Today, in a short but sweet statement, the Supreme Court granted the petition for certiorari in Prometheus v. Mayo, 628 F.3d 1347 (Fed. Cir. 2010) (finding method claims relevant to personalized medicine patent eligible) (petition for cert. filed March 2011).
As discussed in our previous Personalized Medicine Bulletin post, parties once again petitioned for certiorari in the Prometheus case, after the Federal Circuit addressed this case (for the second time) in light of the Supreme Court’s decision in Bilski v. Kappos (2010). Because of the importance of this case to the personalized medicine industry, claims at issue in Prometheus bear repeating here. Representative claims include:
Claim 1 of U.S. Patent No. 6,355,623:
1. A method of optimizing therapeutic efficacy for treatment of an immune-mediated gastrointestinal disorder, comprising:
(a) administering a drug providing 6-thioguanine to a subject having said immune-mediated gastrointestinal disorder; and
(b) determining the level of 6-thioguanine in said subject having said immune-mediated gastrointestinal disorder,
wherein the level of 6-thioguanine less than about 230 pmol per 8×108 red blood cells indicates a need to increase the amount of said drug subsequently administered to said subject and
wherein the level of 6-thioguanine greater than about 400 pmol per 8×108 red blood cells indicates a need to decrease the amount of said drug subsequently administered to said subject.
Claim 46 of the U.S. Patent No. 6,680,302:
46. A method of optimizing therapeutic efficacy and reducing toxicity associated with treatment of an immune-mediated gastrointestinal disorder, comprising:
(a) determining the level of 6-thioguanine or 6-methylmercaptopurine in a subject administered a drug selected from the group consisting of 6-mercaptopurine, azathiop[u]rine, 6-thioguanine, and 6-methyl-mercaptoriboside, said subject having said immune-mediated gastrointestinal disorder,
wherein the level of 6-thioguanine less than about 230 pmol per 8×108 red blood cells indicates a need to increase the amount of said drug subsequently administered to said subject, and
wherein the level of 6-thioguanine greater than about 400 pmol per 8×108 red blood cells or a level of 6-methylmercaptopurine greater than about 7000 pmol per 8×108 red blood cells indicates a need to decrease the amount of said drug subsequently administered to said subject.
In its most recent decision, Federal Circuit held that both the “administering” and “determining” steps were transformative and not merely data-gathering steps. Specifically, the method claims recited a patent-eligible application of naturally occurring correlations between metabolite levels and efficacy/toxicity, i.e., the treatment of a specific disease by administering specific drugs and measuring specific metabolites. As noted by the court, “[t]he invention’s purpose to treat the human body is made clear in the specification and the preambles of the asserted claims.” Thus, the method did not wholly preempt all uses of the recited correlations. The methods were not “merely” data-gathering steps or “insignificant extra-solution activity,” but rather were part of treatment regimes, and therefore involved “a significant transformative element.”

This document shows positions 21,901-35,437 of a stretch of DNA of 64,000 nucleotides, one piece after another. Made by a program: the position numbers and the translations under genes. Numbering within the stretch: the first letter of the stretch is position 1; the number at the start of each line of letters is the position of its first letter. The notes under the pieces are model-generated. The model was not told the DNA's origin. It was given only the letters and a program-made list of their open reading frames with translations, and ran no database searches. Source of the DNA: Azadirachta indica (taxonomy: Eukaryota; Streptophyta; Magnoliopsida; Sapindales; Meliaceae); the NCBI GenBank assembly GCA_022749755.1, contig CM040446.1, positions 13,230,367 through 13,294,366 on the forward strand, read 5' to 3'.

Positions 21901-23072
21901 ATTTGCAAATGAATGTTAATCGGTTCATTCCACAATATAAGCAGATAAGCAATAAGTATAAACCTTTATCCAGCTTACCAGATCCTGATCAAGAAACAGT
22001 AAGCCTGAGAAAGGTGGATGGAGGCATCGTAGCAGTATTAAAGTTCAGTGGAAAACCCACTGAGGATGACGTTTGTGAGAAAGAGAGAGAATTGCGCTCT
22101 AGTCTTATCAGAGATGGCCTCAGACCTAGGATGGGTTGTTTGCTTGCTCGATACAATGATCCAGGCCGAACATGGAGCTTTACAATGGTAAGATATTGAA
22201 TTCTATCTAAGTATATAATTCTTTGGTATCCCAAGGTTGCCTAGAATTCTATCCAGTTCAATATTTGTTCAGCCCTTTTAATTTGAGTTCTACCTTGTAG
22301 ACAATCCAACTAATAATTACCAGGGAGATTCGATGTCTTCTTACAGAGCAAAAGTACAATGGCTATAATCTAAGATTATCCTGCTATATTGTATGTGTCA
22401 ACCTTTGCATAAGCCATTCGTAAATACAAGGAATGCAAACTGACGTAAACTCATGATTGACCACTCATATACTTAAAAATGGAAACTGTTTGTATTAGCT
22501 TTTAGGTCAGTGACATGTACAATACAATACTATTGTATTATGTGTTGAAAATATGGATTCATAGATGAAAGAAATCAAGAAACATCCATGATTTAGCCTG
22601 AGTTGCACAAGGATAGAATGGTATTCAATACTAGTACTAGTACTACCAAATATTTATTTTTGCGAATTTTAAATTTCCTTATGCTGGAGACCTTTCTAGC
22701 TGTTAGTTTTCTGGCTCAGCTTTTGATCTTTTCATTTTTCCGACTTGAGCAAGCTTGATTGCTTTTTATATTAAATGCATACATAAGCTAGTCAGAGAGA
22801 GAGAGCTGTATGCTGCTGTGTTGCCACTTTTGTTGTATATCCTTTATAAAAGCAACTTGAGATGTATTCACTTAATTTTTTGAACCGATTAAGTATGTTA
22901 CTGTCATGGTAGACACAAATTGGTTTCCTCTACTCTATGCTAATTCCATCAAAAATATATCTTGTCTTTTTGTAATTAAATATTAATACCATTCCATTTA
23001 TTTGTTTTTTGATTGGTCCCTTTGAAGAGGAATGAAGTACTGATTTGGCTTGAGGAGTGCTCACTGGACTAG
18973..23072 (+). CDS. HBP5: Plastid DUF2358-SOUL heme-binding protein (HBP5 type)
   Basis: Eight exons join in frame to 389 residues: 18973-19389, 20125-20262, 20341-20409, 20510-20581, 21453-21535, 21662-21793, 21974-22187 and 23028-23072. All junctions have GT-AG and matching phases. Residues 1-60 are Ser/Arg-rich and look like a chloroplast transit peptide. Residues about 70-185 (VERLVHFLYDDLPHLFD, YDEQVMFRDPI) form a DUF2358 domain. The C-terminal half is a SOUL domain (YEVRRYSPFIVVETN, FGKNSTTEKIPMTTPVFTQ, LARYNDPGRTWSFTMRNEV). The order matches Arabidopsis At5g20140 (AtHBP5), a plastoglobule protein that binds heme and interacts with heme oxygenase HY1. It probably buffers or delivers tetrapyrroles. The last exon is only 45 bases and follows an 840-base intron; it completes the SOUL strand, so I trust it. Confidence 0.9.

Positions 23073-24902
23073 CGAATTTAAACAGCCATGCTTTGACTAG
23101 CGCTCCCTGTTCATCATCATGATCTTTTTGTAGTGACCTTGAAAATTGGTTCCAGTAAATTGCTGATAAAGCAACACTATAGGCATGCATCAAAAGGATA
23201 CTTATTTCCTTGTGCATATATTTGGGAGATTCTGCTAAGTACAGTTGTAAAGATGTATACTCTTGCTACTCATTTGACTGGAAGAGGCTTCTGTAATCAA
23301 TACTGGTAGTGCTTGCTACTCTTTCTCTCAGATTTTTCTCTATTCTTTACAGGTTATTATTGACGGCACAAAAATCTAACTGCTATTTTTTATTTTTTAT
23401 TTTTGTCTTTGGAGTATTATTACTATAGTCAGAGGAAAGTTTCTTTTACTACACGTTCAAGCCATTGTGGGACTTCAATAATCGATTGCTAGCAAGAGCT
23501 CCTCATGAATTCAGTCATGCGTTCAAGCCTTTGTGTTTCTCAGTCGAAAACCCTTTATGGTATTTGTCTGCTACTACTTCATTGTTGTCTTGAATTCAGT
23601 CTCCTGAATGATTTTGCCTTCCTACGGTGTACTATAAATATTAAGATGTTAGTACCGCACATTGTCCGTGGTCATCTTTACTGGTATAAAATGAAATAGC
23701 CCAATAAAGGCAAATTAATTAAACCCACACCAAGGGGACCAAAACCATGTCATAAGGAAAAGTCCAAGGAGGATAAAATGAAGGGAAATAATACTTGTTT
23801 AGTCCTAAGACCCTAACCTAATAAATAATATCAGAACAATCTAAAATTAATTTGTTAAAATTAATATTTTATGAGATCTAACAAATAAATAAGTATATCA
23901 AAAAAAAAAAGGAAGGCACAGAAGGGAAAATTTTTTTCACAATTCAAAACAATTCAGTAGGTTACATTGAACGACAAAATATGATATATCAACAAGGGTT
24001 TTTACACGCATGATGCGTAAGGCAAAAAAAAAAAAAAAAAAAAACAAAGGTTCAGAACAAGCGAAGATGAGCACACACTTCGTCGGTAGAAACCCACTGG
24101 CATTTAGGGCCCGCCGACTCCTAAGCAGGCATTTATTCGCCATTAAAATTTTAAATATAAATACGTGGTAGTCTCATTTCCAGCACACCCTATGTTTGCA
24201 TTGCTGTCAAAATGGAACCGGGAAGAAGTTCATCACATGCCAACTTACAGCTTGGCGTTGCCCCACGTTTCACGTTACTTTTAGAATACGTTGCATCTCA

The Supreme Court’s decision to grant certiorari here means that the Court may finally provide some additional clarity regarding the best way to pursue and enforce diagnostic method patent claims in light of patent eligibility considerations under 35 U.S.C. §101. That said, it is possible that the Court might determine that the method claims at issue in Prometheus, previously deemed patent eligible by the Federal Circuit, are not patentable at all.
For instance, in the recent Stanford v. Roche case holding that the Bayh-Dole Act does not automatically vest title of federally funded inventions to federal contractors (e.g., universities), Justice Breyer, in a dissenting opinion joined by Justice Ginsburg, expressly referenced his previous dissent in Lab. Corp v. Metabolite, 126 S.Ct. 2921 (2006), suggesting patent ineligibility of certain diagnostic claims. In this context, in his latest dissent in the Stanford v. Roche case, Justice Breyer states:
[P]atents sometimes mean unnecessarily high prices or restricted dissemination; and they sometimes discourage further innovation and competition by requiring costly searches for earlier, related patents or by tying up ideas, which, were they free, would more effectively spur research and development.
It remains to be seen what Justices Breyer and Ginsburg, and the rest of the Justices might do with the claims at issue here in Prometheus. Either way, this case stands to have a large impact on intellectual property in the personalized medicine space.